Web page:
Police are already arresting anyone who happens to be wearing a yellow shirt. Police roadblocks are already in place to check the movements of Bersih symphatizers on their way to roadshows across the nation.
Yes, the police are busy rounding up Bersih marchers while thieves, rapists and acid throwers are still at large in the country.
Pro-UMNO NGOs and even people affliated with MATTA have come out to issue statements that the Bersih march would be bad for business and scare away tourists from visiting our fair country. A day’s march does more damage than RM1.8 million spent on setting up 6 Facebook pages by the Tourism Ministry? A day’s march does more damage to business in Kuala Lumpur than spending billions on submarines that have trouble diving?
With all that going against it, none of the Bersih detractors are really saying anything about the real reasons for the march. No-one is commenting on the 8 points Bersih is marching for. Not one of the critics, whether it is UMNO, Perkasa, Najib, Muhyiddin, Ibrahim Ali or Khairy Jamaluddin have brought to the table what they dislike about any of these 8 points that Bersih is handing over in the form of a memorandum to the Yang Di-Pertuan Agong come July 9th.
And this is why Bersih is important. It is a march to uphold civil liberties. A march initiated by the people, organised by the people and participated by everyday Malaysians. It is a march by Malaysians to ensure a better and more matured election process.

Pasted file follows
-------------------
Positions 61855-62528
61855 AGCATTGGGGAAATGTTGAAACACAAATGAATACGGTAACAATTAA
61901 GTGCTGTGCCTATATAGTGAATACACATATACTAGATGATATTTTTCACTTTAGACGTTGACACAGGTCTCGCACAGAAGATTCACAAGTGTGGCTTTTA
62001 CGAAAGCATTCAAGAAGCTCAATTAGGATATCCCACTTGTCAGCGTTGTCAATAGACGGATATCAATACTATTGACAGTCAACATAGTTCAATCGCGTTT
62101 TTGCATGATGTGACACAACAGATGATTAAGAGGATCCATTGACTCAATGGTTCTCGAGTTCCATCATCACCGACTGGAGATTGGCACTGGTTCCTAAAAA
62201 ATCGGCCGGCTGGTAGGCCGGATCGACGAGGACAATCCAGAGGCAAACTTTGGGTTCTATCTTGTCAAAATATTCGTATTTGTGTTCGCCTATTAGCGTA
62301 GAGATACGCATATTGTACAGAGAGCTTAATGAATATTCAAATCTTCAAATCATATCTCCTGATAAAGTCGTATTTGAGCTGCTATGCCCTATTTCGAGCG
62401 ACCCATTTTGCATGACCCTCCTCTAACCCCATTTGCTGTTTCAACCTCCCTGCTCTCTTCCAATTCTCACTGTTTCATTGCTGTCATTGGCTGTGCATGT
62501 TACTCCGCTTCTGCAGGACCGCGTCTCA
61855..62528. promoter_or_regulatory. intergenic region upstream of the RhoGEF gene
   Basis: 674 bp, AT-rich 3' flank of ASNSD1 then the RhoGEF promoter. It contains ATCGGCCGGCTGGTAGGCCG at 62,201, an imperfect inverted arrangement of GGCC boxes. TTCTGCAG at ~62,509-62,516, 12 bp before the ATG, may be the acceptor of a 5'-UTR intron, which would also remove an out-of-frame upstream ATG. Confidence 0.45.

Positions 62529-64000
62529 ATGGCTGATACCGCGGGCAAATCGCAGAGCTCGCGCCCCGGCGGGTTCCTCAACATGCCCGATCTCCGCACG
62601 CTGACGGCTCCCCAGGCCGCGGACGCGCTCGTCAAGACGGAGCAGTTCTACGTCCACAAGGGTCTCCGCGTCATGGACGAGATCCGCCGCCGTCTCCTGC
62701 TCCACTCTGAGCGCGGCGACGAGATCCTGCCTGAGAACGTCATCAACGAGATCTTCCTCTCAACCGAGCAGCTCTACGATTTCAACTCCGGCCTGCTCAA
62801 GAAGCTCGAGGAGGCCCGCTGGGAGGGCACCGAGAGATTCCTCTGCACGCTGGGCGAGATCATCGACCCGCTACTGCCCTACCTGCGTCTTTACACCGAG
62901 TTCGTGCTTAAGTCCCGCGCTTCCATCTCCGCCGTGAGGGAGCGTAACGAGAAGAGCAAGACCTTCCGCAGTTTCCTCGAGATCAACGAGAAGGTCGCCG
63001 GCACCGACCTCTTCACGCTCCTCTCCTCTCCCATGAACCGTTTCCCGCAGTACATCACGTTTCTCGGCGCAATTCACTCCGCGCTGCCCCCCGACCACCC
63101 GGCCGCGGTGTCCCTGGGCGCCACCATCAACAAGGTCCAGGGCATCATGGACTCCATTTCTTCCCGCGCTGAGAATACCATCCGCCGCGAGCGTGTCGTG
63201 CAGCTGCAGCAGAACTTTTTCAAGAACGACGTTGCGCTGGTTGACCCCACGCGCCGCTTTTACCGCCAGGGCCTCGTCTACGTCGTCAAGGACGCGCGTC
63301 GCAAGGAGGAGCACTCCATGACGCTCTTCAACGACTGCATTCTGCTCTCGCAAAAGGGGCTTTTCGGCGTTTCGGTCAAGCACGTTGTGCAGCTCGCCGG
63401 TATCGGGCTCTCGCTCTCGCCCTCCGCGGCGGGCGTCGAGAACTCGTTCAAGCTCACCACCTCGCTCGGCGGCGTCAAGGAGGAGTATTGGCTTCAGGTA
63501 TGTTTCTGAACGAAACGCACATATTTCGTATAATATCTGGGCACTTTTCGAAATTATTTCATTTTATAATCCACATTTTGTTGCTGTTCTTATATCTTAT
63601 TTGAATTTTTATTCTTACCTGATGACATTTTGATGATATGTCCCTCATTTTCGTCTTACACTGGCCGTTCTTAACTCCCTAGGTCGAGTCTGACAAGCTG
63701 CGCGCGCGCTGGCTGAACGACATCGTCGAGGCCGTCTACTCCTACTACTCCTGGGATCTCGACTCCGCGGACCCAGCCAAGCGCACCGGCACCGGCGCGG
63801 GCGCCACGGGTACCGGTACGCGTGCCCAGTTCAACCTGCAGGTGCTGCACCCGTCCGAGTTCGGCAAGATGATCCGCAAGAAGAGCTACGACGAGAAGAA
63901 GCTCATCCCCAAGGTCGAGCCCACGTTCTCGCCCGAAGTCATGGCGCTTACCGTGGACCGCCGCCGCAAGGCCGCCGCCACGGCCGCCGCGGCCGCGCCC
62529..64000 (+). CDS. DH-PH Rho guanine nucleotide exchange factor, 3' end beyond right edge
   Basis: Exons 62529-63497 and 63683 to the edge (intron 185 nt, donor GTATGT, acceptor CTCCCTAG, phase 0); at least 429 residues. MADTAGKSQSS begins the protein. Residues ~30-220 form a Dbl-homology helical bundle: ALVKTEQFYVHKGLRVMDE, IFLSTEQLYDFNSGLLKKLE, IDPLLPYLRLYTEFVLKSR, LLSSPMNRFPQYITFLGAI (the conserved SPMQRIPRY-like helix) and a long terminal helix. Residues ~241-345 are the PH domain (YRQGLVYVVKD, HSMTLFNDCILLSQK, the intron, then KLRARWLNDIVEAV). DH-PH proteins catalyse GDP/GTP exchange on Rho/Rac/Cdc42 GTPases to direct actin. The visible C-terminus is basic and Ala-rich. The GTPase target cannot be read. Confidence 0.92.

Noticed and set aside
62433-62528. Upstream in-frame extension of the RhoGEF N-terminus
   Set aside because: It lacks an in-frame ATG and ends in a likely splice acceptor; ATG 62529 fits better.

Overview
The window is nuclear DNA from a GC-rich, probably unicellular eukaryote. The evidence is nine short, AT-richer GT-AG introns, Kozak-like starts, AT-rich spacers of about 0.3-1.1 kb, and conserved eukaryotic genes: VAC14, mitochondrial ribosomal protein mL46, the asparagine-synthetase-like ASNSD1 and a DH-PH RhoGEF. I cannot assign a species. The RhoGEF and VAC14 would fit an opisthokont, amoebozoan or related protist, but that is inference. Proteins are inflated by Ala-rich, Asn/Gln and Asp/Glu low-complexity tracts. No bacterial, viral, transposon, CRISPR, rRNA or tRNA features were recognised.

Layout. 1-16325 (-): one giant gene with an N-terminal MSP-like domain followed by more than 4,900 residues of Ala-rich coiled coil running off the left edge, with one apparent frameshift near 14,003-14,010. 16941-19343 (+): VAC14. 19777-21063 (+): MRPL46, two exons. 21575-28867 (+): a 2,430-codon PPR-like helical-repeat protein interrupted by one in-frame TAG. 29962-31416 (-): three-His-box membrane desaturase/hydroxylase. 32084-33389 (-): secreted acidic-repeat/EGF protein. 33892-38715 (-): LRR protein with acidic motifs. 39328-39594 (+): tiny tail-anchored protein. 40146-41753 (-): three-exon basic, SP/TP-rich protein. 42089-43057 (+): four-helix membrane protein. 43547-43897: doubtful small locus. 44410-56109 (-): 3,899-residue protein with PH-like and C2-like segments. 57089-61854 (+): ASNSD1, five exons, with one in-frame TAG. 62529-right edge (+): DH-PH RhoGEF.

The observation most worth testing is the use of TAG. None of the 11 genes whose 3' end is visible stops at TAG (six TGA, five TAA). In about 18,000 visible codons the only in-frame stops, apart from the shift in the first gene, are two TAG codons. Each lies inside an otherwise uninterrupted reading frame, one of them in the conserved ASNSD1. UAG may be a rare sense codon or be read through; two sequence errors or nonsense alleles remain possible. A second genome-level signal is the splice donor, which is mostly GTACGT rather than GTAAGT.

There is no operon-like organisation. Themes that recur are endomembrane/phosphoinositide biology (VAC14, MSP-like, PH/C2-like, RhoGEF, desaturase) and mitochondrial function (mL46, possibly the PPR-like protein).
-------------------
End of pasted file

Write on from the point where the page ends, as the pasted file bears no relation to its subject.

It is only logical that when a system is broken, the system needs to be fixed. The people of Malaysia know the whole election process, the system is broken and it needs to be fixed. So what is wrong for like-minded people to march and present their ideas?
Too many ignored and broken promises
If the Election Commission counters and says that it has provided avenues for Bersih to hold dialogue in a closed setting, then the question to ask is - this has been done before, the dialogue over long ago and yet, what changes have we seen?
Case in hand - Point 3 of Bersih's 8 demands: The use of indelible ink. This suggestion was brought forward to the EC in March 2007. It is now 2011, and the EC has the gall to say the use of indelible ink requires a change to the Federal Constitution! Since when did putting ink on someone's finger require amendments to the Federal Consitution?
And even if there is a grain of truth to this, then amend the Constitution - the parliamentarians should debate this and vote on it and decide once and for all the necessity for the use of indelible ink. The thing is, will such a motion be allowed to get past the Speaker of the Parliament. Now, you know why citizens must come out to the streets and gather peacefully on July 9. BN lawmakers do not respect their wishes.
How hard is really to listen to the people and make their wishes a reality? For the duration that the UMNO-BN government has held two thirds majority in Parliament, the Federal Constitution has seen no less than 650 amendments. How much harm can one more amendment have when the current Federal Constitution is a shadow of its original, due to the devices of the UMNO-BN government.- Maclean Patrick
This is an excerpt from Malaysia Chronicle. Read here.